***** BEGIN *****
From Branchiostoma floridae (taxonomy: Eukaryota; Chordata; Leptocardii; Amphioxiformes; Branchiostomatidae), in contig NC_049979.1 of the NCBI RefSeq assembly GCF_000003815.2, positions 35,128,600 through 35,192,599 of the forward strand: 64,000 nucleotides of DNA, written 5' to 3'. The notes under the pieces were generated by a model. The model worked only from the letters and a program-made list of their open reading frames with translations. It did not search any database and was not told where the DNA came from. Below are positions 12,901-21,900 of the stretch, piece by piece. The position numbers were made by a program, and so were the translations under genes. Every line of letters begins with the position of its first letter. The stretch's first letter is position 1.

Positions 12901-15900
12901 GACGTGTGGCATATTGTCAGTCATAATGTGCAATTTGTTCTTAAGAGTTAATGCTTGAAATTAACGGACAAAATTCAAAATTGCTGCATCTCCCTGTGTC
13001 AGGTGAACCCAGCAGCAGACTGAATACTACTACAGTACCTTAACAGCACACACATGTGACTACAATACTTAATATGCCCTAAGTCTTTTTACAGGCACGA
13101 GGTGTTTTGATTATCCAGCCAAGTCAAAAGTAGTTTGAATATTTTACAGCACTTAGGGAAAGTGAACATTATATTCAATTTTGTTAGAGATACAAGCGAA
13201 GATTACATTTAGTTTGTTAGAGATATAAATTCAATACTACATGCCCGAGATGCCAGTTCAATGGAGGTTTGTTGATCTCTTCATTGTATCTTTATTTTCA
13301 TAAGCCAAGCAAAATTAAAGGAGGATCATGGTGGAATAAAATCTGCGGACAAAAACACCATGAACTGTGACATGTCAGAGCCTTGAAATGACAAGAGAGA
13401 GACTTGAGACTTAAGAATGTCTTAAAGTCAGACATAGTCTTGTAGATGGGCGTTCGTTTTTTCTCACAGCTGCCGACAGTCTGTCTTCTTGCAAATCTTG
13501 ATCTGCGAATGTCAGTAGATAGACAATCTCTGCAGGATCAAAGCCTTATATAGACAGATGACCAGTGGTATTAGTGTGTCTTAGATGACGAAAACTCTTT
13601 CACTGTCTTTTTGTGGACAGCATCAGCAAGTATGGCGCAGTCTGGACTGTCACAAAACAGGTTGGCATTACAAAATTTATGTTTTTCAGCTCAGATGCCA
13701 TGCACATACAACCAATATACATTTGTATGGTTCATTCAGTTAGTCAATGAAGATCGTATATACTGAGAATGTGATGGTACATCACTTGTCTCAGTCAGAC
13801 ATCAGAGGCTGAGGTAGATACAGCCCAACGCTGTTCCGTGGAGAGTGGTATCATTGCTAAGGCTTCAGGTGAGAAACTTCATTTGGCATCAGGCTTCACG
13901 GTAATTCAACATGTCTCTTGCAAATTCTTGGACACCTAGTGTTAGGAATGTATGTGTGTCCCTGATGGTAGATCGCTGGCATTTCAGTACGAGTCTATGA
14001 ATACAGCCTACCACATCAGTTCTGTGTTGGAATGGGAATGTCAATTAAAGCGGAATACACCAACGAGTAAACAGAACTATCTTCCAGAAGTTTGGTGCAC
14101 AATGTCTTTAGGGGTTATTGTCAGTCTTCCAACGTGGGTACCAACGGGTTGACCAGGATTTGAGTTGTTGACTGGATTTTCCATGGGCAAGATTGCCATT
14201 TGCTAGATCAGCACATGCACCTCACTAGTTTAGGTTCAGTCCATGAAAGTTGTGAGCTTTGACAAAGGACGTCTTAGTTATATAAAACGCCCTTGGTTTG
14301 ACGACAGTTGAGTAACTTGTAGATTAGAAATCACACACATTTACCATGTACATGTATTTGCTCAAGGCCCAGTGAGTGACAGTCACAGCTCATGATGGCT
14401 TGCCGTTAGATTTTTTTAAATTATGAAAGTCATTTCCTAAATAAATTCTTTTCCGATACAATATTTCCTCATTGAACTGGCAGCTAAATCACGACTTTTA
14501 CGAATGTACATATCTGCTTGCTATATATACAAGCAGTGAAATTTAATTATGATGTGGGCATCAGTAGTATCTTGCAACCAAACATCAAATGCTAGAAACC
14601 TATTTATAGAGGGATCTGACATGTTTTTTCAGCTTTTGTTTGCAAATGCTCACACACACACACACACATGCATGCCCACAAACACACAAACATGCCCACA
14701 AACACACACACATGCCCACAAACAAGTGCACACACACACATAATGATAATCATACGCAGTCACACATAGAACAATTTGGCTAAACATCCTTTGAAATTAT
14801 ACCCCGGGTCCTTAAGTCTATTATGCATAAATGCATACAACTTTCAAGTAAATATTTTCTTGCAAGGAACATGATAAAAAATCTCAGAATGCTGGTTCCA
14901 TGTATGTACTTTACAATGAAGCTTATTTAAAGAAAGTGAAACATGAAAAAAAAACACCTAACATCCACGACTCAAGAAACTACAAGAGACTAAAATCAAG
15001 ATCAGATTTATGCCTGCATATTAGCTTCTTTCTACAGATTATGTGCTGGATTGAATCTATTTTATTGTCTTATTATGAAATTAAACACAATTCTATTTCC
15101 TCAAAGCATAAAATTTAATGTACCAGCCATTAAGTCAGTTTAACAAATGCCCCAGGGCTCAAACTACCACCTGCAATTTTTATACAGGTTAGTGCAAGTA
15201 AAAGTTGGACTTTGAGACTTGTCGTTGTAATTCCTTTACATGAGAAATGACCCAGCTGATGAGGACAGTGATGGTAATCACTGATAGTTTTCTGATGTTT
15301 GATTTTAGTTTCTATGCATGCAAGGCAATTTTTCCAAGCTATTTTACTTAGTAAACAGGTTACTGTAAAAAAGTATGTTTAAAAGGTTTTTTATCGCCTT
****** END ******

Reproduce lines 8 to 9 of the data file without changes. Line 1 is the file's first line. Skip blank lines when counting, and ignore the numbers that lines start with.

13401 GACTTGAGACTTAAGAATGTCTTAAAGTCAGACATAGTCTTGTAGATGGGCGTTCGTTTTTTCTCACAGCTGCCGACAGTCTGTCTTCTTGCAAATCTTG
13501 ATCTGCGAATGTCAGTAGATAGACAATCTCTGCAGGATCAAAGCCTTATATAGACAGATGACCAGTGGTATTAGTGTGTCTTAGATGACGAAAACTCTTT